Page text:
Travelers whose return trip was after April 1, 2011 were not incl

Travelers whose return trip was after April 1, 2011 were not included. All the volunteers were then contacted by phone within 3 weeks after their return, to determine whether they had followed the recommendations regarding vaccinations and antimalarial medications and had respected the physical protection measures against insect bites. Compliance with medical recommendations was considered good when the prescribed vaccination had been given before the trip, and/or when at least 90% of the planned doses of antimalarial chemoprophylaxis had been taken for at least 90% of the planned duration, and/or when the other

means of malaria prevention were applied at least 90% of the time. The questionnaire also sought the reasons for noncompliance for each of these items as well as the occurrence of intercurrent illnesses, drugs taken during the trip, and consultations with physicians upon return. The qualitative variables are presented as frequencies or percentages. Quantitative

variables are presented as means ± SD or medians with extreme values. Categorical variables were compared using the chi-square test, and quantitative variables by Student’s t-test or analysis of variance if normally distributed, or by a nonparametric test or Mann–Whitney test in other cases. Logistic regression analyses were used to identify the variables associated with compliance. Variables with p < 0.2 in the univariate analysis were included in a multivariate FK866 order model, and the selection of independent variables was based on a backward elimination procedure,

retaining those with p ≤ 0.05.The statistical analysis was performed using Statview 5.0. For all tests, the significance level was set at 0.05. Of the 475 people consulted at the ITMS during the study period, 353 (74.3%) agreed to participate in this study. Of these, 336 were successfully 3-mercaptopyruvate sulfurtransferase contacted by phone after their return (95.2%). The main characteristics of these persons are described in Table 1. The majority of trips were for leisure, with a duration of less than 14 days. The travel destinations are detailed in Table 2. Kenya and Senegal accounted for 60% of travelers’ destinations. Most of the travelers were referred to the ITMS by their GPs (43.5%). Travel agencies were responsible for 14.6% of consultations at the ITMS, and 21.7% of the travelers came on their own initiative. The ITMS consultation occurred at least 1 month before the theoretical day of departure for 160 travelers (47.6%), between 15 days and 1 month for 103 travelers (30.7%), between 7 and 14 days for 66 travelers (19.7%), and less than 7 days before the departure for 7 travelers (2%). Fifteen trips had to be canceled. The rest of our study only concerned the 321 travelers who actually made their trip. More than one quarter of these (25.9%, n = 83) used antidiarrheal drugs during their stay.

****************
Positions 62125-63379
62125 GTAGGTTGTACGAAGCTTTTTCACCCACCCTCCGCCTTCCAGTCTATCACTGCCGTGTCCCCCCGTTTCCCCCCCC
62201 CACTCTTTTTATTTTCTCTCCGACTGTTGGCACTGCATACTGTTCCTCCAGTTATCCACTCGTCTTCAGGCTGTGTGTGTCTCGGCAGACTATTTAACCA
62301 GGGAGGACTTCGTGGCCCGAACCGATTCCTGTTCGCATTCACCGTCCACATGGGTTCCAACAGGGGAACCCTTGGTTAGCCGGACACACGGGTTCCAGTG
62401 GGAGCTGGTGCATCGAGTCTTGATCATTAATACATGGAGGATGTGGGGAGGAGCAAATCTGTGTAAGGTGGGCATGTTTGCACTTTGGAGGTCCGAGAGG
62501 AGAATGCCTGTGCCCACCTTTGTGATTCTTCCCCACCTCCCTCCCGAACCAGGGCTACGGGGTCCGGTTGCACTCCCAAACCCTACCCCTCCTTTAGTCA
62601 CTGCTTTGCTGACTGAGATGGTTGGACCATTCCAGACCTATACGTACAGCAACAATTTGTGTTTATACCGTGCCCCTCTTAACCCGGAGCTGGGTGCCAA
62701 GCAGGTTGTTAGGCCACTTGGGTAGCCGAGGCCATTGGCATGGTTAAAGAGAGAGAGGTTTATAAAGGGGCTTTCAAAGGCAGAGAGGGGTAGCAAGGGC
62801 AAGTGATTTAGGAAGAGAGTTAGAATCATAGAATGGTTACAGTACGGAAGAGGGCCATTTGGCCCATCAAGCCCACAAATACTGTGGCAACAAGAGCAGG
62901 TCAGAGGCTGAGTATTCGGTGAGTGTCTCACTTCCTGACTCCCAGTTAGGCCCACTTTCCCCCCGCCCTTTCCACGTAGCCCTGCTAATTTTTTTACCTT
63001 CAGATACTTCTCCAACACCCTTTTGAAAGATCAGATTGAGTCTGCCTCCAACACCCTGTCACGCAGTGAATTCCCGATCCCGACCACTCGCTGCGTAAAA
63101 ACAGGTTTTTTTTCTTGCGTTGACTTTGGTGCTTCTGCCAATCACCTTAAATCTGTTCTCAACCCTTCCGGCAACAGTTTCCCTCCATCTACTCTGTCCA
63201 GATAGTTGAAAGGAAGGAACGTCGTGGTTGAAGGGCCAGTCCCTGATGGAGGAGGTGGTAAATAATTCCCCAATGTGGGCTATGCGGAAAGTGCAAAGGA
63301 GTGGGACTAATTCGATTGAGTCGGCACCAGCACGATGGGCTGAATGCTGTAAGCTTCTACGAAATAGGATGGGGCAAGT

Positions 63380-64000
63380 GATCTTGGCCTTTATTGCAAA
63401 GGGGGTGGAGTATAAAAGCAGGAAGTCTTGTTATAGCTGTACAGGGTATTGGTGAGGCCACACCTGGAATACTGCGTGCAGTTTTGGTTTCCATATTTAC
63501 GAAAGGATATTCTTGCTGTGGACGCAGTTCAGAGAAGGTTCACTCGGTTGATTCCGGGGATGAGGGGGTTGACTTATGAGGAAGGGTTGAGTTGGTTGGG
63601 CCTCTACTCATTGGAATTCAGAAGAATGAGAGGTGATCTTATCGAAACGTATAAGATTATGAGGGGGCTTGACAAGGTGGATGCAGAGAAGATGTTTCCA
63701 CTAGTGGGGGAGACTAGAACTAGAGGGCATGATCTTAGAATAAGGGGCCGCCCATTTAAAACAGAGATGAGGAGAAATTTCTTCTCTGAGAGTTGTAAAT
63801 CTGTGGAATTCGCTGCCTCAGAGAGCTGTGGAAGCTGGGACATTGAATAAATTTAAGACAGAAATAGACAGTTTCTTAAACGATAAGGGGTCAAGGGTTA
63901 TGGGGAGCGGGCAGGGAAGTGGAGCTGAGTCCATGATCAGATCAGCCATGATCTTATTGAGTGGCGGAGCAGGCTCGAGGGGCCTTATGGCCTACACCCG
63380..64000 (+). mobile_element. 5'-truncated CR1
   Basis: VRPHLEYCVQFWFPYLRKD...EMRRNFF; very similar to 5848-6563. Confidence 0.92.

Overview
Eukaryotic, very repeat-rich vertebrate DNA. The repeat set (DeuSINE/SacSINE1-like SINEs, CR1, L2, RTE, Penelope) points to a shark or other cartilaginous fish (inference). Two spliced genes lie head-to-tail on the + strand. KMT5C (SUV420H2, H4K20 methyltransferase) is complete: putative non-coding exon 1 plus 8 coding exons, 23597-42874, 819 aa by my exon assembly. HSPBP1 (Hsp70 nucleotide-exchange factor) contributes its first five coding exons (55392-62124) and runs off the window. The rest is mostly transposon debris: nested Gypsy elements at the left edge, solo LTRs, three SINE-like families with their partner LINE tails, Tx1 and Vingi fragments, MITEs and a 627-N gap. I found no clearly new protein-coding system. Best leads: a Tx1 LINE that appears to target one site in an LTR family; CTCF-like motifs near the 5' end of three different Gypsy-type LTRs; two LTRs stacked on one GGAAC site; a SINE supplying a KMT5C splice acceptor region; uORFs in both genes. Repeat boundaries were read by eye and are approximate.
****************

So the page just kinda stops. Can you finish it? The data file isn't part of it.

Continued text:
Leave a Reply

Your email address will not be published. Required fields are marked *


You may use these HTML tags and attributes: <a href="" title=""> <abbr title=""> <acronym title=""> <b> <blockquote cite=""> <cite> <code> <del datetime=""> <em> <i> <q cite=""> <strike> <strong>